The cloudburst dissipates as we stroll through the neighbourhood of Phra Nakhon and the Sun now shines brightly in the clear sky. Despite the upcoming change in weather, this is a wonderful time to get outside and go sightseeing.
‘The Philosopher’s Legacy King Vajiravudh’ exhibition at King Vajiravudh Memorial Hall.
Sitting in a café and gazing out the window, a thread of historic structures, classic shophouses and bustling old marketplaces will transport travellers back in time to the day when Siam was modernising itself with contemporary innovations during the transition of the reigns of King Rama V to King Rama VI.
Part of the "Secret Of Phra Nakhon" tour that is organised by KTC, the first stop is the King Vajiravudh Memorial Hall to learn about how the country evolved before and during World War I. Standing in the compound of the National Library of Thailand, it was established in 1981 by ML Pin Malakul to commemorate King Rama VI's 100th birthday.
The gallery on the 3rd floor displays "The Philosopher's Legacy King Vajiravudh" exhibition, which was revamped in 2019. With elegant modern decoration and new lighting design, it looks like Madame Tussauds, with a collection of more than 10 lifelike fibreglass figures depict King Vajiravudh doing his regal responsibilities.
Behind the entrance, visitors are greeted by a figure of King Vajiravudh dressed in a Durham Light Infantry uniform. He was trained at the Royal Military Academy Sandhurst before serving in the British infantry. Upon his return to Thailand, he gave money to the families of fallen World War I British soldiers and King George V appointed him an Honorary General of the British Army in recognition of his generosity.
Ban Phibuntham combines classic revival architecture and Italian Renaissance art under one roof. (Photos courtesy of KTC PR Press Club)
A collection of photographs illustrate the way of life at that period. You'll see that a clock tower was built in response to King Rama VI's call for the adoption of universal time. The Royal Train was launched as a result of the union of the Northern and Southern Railways. King Rama VI established the Football Association of Thailand in 1916, and in 1925 it became a member of the Federation Internationale de Football Association (FIFA).
Visitors can view a foundation stone laying ceremony for Chulalongkorn University's first building, which took place in 1915 to mark the beginning of higher education in Thailand.
Outside of the conventional military structure, King Rama VI established the Wild Tiger Corps in 1911 in order to train a force of peasants to guard Thailand's southern and eastern borders against Western nations. Alongside, visitors can act like a witness to his second coronation, which took place in the same year and was attended by royals and presidents from 14 countries.
The adjacent red room is adorned with a collection of black-and-white photographs depicting the growth of financial institutions, public health, King Rama VI's coronation, which was held in the Charoen Krung district and gave merchants and villagers a direct avenue for complaint, and Thailand's first airport, which was once housed in the Royal Turf Club of Thailand.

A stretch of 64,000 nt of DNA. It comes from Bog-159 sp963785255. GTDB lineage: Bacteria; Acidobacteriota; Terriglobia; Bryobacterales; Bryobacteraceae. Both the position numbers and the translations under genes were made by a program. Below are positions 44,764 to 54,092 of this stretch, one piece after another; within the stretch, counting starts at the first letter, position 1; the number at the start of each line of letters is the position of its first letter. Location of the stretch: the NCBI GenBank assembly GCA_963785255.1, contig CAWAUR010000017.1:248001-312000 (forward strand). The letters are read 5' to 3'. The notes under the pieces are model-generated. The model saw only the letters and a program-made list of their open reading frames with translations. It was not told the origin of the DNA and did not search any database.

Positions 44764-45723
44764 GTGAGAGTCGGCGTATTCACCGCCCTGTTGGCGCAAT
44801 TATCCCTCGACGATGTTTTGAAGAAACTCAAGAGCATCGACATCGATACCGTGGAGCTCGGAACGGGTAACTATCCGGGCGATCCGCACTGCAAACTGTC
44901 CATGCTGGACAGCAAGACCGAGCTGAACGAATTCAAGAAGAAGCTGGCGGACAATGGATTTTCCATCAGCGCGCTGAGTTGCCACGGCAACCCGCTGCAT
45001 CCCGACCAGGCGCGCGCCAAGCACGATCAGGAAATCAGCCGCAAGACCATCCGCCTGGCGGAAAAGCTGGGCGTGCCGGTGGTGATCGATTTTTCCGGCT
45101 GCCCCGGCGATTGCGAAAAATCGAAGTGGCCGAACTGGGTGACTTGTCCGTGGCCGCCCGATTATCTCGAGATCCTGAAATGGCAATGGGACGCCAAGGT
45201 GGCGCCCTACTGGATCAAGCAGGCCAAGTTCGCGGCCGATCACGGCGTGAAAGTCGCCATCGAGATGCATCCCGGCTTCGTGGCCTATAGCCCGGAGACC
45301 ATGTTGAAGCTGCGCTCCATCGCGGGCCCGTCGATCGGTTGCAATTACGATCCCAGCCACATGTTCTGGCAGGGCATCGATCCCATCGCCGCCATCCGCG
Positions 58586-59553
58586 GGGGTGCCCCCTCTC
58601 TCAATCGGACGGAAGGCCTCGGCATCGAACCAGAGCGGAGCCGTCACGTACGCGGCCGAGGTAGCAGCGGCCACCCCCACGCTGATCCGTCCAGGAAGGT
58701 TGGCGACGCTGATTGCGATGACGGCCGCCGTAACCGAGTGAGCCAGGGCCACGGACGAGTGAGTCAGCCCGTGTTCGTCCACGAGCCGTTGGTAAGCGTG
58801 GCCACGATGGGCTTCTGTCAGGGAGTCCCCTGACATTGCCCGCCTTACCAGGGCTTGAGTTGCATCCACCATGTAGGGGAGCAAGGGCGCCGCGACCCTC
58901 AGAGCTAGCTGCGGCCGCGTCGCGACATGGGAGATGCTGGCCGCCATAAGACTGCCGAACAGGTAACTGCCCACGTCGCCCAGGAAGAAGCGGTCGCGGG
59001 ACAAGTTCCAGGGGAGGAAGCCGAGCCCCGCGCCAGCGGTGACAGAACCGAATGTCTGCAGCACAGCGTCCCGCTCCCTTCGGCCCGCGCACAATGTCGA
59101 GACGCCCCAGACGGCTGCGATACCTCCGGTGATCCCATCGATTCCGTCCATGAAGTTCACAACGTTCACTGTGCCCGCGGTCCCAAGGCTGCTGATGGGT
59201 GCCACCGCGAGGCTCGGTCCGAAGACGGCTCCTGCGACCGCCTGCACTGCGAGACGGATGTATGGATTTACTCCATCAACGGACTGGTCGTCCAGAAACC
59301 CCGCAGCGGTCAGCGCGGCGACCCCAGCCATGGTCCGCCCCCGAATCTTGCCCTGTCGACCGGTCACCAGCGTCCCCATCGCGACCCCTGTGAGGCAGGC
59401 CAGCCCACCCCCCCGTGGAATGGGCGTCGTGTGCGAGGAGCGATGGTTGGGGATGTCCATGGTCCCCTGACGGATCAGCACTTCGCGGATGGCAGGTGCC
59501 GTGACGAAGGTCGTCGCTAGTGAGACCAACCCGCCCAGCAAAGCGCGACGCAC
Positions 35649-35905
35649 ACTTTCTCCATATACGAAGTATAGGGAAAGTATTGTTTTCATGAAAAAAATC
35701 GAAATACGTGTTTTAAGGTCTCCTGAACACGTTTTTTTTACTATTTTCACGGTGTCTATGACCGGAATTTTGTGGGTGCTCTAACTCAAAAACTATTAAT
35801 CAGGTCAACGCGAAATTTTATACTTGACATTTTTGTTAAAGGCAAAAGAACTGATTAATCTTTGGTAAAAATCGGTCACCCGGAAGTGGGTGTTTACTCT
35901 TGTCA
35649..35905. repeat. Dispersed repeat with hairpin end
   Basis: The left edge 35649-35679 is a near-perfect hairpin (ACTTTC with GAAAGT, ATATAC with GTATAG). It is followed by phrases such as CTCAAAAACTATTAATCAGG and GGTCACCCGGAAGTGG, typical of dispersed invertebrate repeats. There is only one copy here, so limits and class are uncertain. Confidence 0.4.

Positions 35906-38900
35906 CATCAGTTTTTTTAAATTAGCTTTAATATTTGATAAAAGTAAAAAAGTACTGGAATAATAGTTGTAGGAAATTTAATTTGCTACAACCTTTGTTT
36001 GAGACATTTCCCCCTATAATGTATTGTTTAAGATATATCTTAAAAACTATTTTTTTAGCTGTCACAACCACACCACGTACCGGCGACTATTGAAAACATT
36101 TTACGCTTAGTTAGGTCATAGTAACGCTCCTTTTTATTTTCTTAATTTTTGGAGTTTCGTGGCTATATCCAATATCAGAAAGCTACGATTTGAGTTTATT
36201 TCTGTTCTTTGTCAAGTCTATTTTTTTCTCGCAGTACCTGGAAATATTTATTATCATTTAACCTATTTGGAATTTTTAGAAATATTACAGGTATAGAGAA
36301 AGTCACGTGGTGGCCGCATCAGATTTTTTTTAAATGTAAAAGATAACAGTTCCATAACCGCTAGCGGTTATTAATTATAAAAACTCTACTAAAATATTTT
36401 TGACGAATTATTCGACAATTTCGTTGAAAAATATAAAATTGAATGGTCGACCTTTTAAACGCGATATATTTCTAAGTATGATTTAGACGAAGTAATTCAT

On the 2nd floor, the Ramjitti Library is a tranquil place where bookworms can find a rare edition of plays and royal literature as well as a record of 6,432 family names King Rama VI bestowed to officials and members of the public. Also on display is a pile of his private books like The Book Of The Numerical Saying, which has the handwriting of monarchs on its cover.
The Thailand Railway Museum tells its history through a wide collection of antiques.
Just a five-minute drive from the memorial hall to Nakhon Sawan Road, the 126-year-old Seng Chong store has been a pioneer in Bangkok's leatherware business. As Western fashion expanded to Thailand, Chinese craftsman Liu Sengchong from Guangdong set up his own shop in Charoen Krung and started selling a collection of handcrafted leather shoes in 1896.
He later expanded his product line to include leather equestrian gear such as saddles, boots and bridles, long favoured by cavalrymen and riders.
The store relocated to its current site in 2013 and is presently operated by Artrit Paditbatuka, a fourth generation owner.
"Hakka people have specialised in craftsmanship. We were the first leather business in Bangkok that manufactured a selection of horse accessories for the royal court. Because of their affordability and durability, our products are more appealing to Thais with tight budgets. Now, we've developed our designs and added fashion accessories to our product line-up," Artrit said.
To ensure quality, the store only uses genuine leather from local manufacturers, Italy and Pakistan, as well as buffalo and sheepskin. Visitors can check out the latest collection of shoes for men, belts, wallets, bags and dog training supplies.
"The outside of shoes are constructed of cow leather, while the inner is lined with soft sheepskin and thick components are made of buffalo leather. We also provide customers with after sale service," Artrit said.